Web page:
Hundreds Turn Out in Bone-Chilling Cold to Oppose Alaska Coal Mine
Despite a wind chill of 13 below zero, some 350 citizens turned out the evening of November 15 in the small town of Sutton, Alaska, about 60 miles northeast of Anchorage, for a four-hour public hearing about the proposed Wishbone Hill Coal Mine. The meeting was hosted by the Alaska Department of Natural Resources (DNR).
The Wishbone Hill Mine is a proposed strip mine in the Matanuska Valley, about 5 miles west of downtown Sutton and less than a mile from a residential area. The Sierra Club's Alaska Beyond Coal campaign has been working to keep new coal mines from developing and prevent coal-fired electricity generating projects from coming online.
"More than 200 of the people in attendance were against the mine, wearing 'Say No to Wishbone Hill Coal' t-shirts and stickers and holding up signs," says Sierra Club organizer Emily Fehrenbacher.
"When the meeting was opened up for public testimony, 48 of our people testified with eloquent, values-based, substantive comments, compared to 31 pro-mining people from the Resource Development Council and Usibelli Coal Mine, Inc., who invoked nothing but 'jobs,'" Fehrenbacher says.
"Our main TV station broadcast live from the meeting, and we had a press conference the day before featuring local moms, property owners, a Chickaloon Village Traditional Council Leader, and a local doctor."
Usibelli, the only company actively mining coal in Alaska, has held the Wishbone lease since the early 1990s, but began gearing up to commence strip-mining operations only last summer. The company's mining permit is currently up for renewal, and many residents of Sutton and the nearby towns of Palmer and Buffalo Soapstone don't want a coal mine for a neighbor.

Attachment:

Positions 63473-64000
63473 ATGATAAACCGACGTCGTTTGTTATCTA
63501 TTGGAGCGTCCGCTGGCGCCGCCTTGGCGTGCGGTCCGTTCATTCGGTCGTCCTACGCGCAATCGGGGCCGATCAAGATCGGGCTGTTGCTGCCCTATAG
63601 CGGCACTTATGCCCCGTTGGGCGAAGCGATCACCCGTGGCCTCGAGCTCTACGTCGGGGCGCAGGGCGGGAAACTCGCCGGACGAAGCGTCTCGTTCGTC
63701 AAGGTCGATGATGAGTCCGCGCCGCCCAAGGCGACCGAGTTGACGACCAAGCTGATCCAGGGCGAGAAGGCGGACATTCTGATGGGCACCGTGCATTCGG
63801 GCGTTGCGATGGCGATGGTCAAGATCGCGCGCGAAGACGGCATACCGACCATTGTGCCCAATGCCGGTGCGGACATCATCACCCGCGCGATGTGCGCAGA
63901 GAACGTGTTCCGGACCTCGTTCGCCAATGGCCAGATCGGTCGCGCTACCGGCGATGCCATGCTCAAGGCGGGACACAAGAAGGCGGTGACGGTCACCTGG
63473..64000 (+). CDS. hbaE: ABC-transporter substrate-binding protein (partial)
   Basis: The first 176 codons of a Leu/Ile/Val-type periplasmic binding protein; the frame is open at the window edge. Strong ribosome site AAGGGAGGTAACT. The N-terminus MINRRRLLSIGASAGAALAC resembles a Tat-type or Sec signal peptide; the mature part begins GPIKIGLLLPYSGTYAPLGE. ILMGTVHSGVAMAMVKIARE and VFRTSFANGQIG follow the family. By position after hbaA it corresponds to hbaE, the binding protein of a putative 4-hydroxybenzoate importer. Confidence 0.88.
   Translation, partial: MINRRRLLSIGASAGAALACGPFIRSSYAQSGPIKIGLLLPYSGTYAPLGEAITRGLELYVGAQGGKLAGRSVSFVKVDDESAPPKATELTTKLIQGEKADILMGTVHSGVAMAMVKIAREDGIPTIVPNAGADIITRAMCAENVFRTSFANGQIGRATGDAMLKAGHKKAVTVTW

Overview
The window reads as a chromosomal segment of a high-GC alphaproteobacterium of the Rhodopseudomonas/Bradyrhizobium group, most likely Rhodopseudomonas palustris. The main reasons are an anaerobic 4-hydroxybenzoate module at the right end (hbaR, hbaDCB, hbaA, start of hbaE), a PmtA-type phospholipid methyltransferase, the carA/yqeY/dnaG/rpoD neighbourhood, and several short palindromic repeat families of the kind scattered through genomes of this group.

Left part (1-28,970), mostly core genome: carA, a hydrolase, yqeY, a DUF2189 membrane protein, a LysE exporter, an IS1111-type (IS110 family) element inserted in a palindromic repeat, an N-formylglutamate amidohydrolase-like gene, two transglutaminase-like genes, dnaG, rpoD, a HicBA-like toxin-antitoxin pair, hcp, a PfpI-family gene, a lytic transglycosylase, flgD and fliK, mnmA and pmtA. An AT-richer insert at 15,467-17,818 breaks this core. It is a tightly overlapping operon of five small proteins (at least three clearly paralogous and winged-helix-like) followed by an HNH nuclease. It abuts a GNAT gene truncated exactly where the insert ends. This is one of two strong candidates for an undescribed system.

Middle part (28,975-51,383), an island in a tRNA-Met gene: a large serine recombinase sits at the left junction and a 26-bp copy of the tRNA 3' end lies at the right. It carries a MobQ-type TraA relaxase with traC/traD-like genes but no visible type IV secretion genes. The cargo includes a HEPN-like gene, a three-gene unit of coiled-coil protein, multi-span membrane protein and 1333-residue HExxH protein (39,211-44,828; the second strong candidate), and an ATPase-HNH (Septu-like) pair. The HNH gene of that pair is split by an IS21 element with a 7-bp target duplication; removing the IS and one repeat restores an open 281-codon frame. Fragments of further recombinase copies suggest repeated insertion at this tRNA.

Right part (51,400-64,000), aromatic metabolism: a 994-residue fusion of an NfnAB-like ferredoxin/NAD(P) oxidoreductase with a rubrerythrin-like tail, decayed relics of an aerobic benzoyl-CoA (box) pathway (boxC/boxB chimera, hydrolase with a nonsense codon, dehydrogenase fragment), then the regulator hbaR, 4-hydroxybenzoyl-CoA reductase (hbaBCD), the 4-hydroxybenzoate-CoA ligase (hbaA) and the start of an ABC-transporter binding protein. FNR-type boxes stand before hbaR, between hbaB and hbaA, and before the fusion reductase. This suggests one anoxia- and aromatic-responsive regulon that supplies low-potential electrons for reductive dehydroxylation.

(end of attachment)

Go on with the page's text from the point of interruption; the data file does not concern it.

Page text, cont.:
Photo by Bretwood Higman, courtesy of Ground Truth Trekking
Photo by Erin McKittrick, courtesy of Ground Truth Trekking
"I'm against building coal mines next to residential areas," Dr. Gary Benadetti, a Palmer resident, told the DNR at the Nov. 15 public meeting.
"I love the view that I have of Wishbone Hill," testified Gene Blydenburgh of Sutton. "I am not in favor of Usibelli Coal Mine blowing it up." Above, a view of the mountains surrounding Sutton. Moose Creek, below, runs along the edge of the proposed Wishbone Hill mine.
Salmon spawning habitat in Moose Creek has recently been restored by the Ahtna tribe of Native Americans, after it was destroyed by earlier coal mining decades ago. Below, a view of the Matanuska Valley, where Usibelli has purchased 7,434 acres of mining leases for the Wishbone Hill mine.
The Wishbone Hill area is traditional land of the Ahtna and is still used today by people of the Native Village of Chickaloon, to whom Wishbone Hill is sacred. The Chickaloons invested huge effort and more than $1 million to bring salmon back to Moose Creek, located in the same drainage as Wishbone Hill. These cultural resources and the tribe's investments in stream rehabilitation would be jeopardized and destroyed by coal mining.
Below, a view of the Matanuska River. The proposed Wishbone Hill mine is surrounded by residential communities in the Matanuska-Susitna Valley, known locally as the Mat-Su Valley. Friends of Mat-Su and the Mat Valley Coalition are just two of the local groups working with the Sierra Club to stop the Wishbone Hill permit from being issued.
Usibelli has announced intentions to export Wishbone Hill coal to Japan. There are more than 125 families living within a mile of the proposed mining area, dozens of them within a few hundred yards of planned blasting.
According to the Alaska Center for the Environment, mining activities like blasting and ground surface removal would adversely affect these families through noise, dust pollution, and ground water impacts. Property values near coal mining plummet, and banks have already denied home loans to applicants in the area around the proposed mine. Access to popular trails, hunting, and fishing would be blocked for decades if mining proceeds.
Learn more about what the Sierra Club's Alaska Chapter and its allies are doing to move the state beyond coal. Click here to send a letter to the Alaska Department of Natural Resources, telling them you oppose the Wishbone Hill coal mine.